Saturday, January 2, 2010


I am back from my unintended blog vacation. I thought I would have more time to blog while I was traveling to and staying in my hometown. No such luck.

Paramed and I have been far away from hometown for nearly 7 years now. Somehow, though, holiday visits just seem to get stranger every year. This year time spent with my dad was unusually quiet, strained, and awkward. Time spent with Paramed's family--which is usually full of drama--was surprisingly calm; everyone was on their best behavior for some reason. One night we went to a couple of clubs with Paramed's older cousins--Paramed and I never go to clubs. Most of the week felt too much like wandering around in some parallel reality. I tried to figure the cause(s) for these peculiarities this year. I have a few hypotheses, but honestly, after a few days, I have found myself not particularly caring why things were so different because it really has no impact on me and what I'm doing in the next six months.

Not everything was different. We still got to contend with Paramed's mother putting in requests for a grandchild. It doesn't seem to really matter that, even if we did have a kid at this point, she wouldn't be seeing it often, given the distance between here and there. Or maybe she thinks that we'd move closer if we had kids. Or that I would stop working. Or she would move in with us. I don't know. We also got to deal with the continuous commentary from some of our family about how we needed to finish up and move closer home. At least this commentary has become less guilt-ridden in the past few years. While in grad school, there was usually inclusion of statements about the poor health of family members and that they might not be here next year... I have since grown quite apathetic toward such statements.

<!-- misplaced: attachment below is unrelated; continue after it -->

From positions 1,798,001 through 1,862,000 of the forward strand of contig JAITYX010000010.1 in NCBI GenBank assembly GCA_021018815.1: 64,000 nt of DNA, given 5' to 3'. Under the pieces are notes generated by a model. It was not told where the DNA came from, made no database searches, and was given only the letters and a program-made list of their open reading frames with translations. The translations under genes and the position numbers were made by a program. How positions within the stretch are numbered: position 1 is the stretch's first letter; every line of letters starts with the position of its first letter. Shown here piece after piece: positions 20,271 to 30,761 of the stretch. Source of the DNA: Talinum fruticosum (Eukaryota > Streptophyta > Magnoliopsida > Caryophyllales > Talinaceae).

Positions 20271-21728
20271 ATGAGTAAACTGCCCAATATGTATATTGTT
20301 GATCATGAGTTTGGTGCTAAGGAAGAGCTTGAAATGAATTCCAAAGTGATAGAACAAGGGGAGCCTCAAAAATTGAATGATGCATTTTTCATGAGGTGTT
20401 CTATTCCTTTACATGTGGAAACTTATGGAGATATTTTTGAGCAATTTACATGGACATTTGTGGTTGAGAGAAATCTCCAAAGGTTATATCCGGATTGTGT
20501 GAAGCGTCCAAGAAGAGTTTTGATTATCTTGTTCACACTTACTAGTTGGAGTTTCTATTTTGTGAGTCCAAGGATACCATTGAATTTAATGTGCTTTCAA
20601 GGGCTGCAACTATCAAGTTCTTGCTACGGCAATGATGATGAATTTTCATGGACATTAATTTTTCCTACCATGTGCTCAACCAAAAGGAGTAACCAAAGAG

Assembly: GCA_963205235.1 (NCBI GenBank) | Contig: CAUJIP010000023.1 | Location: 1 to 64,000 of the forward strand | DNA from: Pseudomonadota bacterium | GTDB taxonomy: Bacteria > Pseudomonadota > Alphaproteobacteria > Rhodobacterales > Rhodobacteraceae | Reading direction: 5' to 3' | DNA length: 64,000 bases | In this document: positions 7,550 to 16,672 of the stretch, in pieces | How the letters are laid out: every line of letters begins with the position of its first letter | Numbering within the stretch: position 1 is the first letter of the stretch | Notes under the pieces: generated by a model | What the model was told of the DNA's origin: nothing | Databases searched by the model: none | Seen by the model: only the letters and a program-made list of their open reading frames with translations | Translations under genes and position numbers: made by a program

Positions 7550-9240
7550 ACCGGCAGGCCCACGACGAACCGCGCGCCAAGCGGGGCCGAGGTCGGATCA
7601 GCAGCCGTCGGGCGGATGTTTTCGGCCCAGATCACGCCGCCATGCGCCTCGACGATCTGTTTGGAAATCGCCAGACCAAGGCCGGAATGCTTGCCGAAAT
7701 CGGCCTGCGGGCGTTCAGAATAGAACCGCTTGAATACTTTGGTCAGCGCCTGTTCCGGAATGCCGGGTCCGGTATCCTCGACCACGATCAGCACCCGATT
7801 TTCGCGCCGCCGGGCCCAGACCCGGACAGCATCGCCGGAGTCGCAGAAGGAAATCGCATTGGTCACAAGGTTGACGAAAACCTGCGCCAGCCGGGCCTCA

This is part of the life of the vagrant academic. "Going home" isn't really going home at all. Paramed and I take our vacation days and money to have a few days of awkward visitation with family a couple of times a year. Maybe one of these decades, we will get to take a real vacation--you know, where you don't know anyone and you're just fine with that, where you spend a week (or more) doing things that make you happy. It's a nice dream anyway.